3) Not everyone has the range ability to get their arms over their head with elbows bent.  Take a look at these pictures below: see how the forearms aren't parallel to the ground in the first image?  If she then attempts a head stand, her body won't be able to get upright without some serious adjustments, possible with the neck taking too much load (poor delicate, highly mobile cervical vertebrae), her spine extending, or her shoulders getting shredded.  Before even considering head stand, a student should have the pure range of getting their forearms parallel to the ground in standing without compromising the spinal integrity.

This is a headstand adapter which takes the head and neck out of the equation.  I'd say that you still need shoulder strength, but it's a nice alternative for inversion junkies.

This is a headstand adapter which takes the head and neck out of the equation.  I'd say that you still need shoulder strength, but it's a nice alternative for inversion junkies.

4) Folks sometimes interpret headstand as time to jump on their head, literally.  Whereas you can kick into handstands relatively safely, headstand kicking is a big safety no-no.  Also, I hate being in a class where someone falls over backwards out of headstand-not only does it sound awful, it is painful.  (And never go upside down near a door, window, or an open flame, folks!). Let's just say I think that kipping handstand push-ups can also be silly and dangerous (just aim for a normal handstand push-up!  Plenty hard.)  In many ways, the foundations of handstands and forearm stands are much safer, both in terms of falling, and in terms of building long term strength for other poses and movements.

5) We've built up a false history for headstand- yoga asanas are not thousands of years old-most poses were "created" and studied in the last hundred years.  Attaching serious health and historical value to one or two poses is  ridiculous and unfair to practitioners for whom this is not suitable and will never be suitable.  You can have a full beneficial yoga practice WITHOUT headstand, shoulderstand, or even downward dog!  This doesn't mean that you (or anyone) can't practice that pose anymore, but be aware of the inherent risks involved and notice when it is not well instructed in a group class setting (in which the teacher doesn't know every student's body, injuries, or abilities).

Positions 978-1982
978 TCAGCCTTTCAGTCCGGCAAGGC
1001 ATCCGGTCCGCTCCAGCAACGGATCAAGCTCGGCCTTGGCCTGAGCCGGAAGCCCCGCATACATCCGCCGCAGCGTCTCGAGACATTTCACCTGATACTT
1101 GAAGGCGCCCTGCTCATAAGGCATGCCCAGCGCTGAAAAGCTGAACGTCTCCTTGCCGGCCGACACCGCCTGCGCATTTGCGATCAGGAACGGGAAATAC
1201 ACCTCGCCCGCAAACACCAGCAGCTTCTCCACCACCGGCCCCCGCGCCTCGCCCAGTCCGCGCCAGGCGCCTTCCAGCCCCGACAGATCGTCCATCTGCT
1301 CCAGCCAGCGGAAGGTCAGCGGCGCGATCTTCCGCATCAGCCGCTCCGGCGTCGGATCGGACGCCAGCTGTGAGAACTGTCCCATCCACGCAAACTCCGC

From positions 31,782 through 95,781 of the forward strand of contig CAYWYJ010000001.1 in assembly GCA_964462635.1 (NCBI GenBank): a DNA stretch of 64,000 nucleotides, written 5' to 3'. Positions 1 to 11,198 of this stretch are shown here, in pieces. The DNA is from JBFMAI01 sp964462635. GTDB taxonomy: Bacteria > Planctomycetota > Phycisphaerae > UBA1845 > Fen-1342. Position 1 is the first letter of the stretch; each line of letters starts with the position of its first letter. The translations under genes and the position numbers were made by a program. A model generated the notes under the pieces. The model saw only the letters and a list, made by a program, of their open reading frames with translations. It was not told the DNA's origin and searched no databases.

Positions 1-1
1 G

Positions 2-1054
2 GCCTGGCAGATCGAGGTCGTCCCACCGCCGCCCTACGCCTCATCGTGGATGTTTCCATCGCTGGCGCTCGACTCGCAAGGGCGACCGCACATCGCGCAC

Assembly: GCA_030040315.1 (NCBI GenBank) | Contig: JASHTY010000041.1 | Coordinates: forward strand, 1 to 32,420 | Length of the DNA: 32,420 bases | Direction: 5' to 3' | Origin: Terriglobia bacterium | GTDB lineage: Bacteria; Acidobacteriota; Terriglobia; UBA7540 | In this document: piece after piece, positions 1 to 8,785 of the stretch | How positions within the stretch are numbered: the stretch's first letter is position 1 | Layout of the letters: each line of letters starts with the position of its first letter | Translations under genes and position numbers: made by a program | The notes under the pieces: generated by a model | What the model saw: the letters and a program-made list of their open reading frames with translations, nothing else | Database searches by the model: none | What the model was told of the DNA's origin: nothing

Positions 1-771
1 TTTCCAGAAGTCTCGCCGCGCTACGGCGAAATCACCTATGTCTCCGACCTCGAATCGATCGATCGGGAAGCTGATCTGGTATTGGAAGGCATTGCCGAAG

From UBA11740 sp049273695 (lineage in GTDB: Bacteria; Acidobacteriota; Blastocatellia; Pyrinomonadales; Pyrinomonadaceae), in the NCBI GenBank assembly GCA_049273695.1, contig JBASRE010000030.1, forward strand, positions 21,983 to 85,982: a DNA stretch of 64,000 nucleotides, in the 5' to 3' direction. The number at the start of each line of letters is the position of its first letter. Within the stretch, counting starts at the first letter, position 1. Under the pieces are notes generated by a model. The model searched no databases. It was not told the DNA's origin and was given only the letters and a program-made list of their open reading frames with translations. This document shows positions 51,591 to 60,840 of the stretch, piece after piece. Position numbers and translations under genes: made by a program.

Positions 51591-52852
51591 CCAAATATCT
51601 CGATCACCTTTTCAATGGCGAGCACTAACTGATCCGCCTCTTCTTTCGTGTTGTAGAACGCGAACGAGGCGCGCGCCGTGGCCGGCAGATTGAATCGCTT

If you're a teacher and you have the range and strength to perform the pose, you have to ask, "do all of my students understand what is needed here, do they have the pure range of motion, do they have the strength in their shoulders and serratus anterior, and can I instruct this in a way that everyone feels safe and supported?"  

This poor neck has taken a beating from constant neck flexion!  Keep your neck happy instead with gentler inversions!  Pic from performancesport care.com

This poor neck has taken a beating from constant neck flexion!  Keep your neck happy instead with gentler inversions!  Pic from performancesport care.com

6) Lastly, most people have terrible standing and sitting posture, with necks forward and spine rounded.  If that misalignment exists, why are you going to add 150-200 pounds of weight to it?  Even if the student is not misaligned in standing, headstand goes full throttle rather than gradually adding weight in the head and shoulders.  A hundred years ago or more, people (especially in India!) moved differently- they might have carried loads on their heads, they might have had better posture, they might have moved more, walked more, etc.  Nowadays, things are different-without head carrying, there's no pre-training of neck strengthening to even see if you can support any weight, let alone your whole body weight.  If you're a musician who plays an asymmetrical instrument, you're more at risk for one side of your neck to be tighter/stronger/weaker than the other side.  Combined with typical musician shoulder range and strength issues, poses that stress the neck should probably be avoided for many (many!) other more beneficial movements.

Last thing- if someone of something tells you that a habit you have is perhaps unsafe or not beneficial, rather than getting defensive, look at the big picture.  Why is this unsafe for you?  What restrictions do you have?  Are they muscular or bone compression (i.e., you can't get full neck flexion because it's a structural issue which will not change!)?  Do you lack strength or stability?  If you lack the range of motion in the shoulders or strength to support yourself in headstand, these are separate things that can be cultivated over time.  If your neck vertebrae are fragile from previous injury, then it may not be worth it to take a risk.  You only get one spine and one set of vertebrae (and discs!).  Rather than seeing the pose as the end goal, look at the movements and ranges required to execute the pose and then ask yourself: am I so attached to a yoga asana that I am willing to risk my long term health?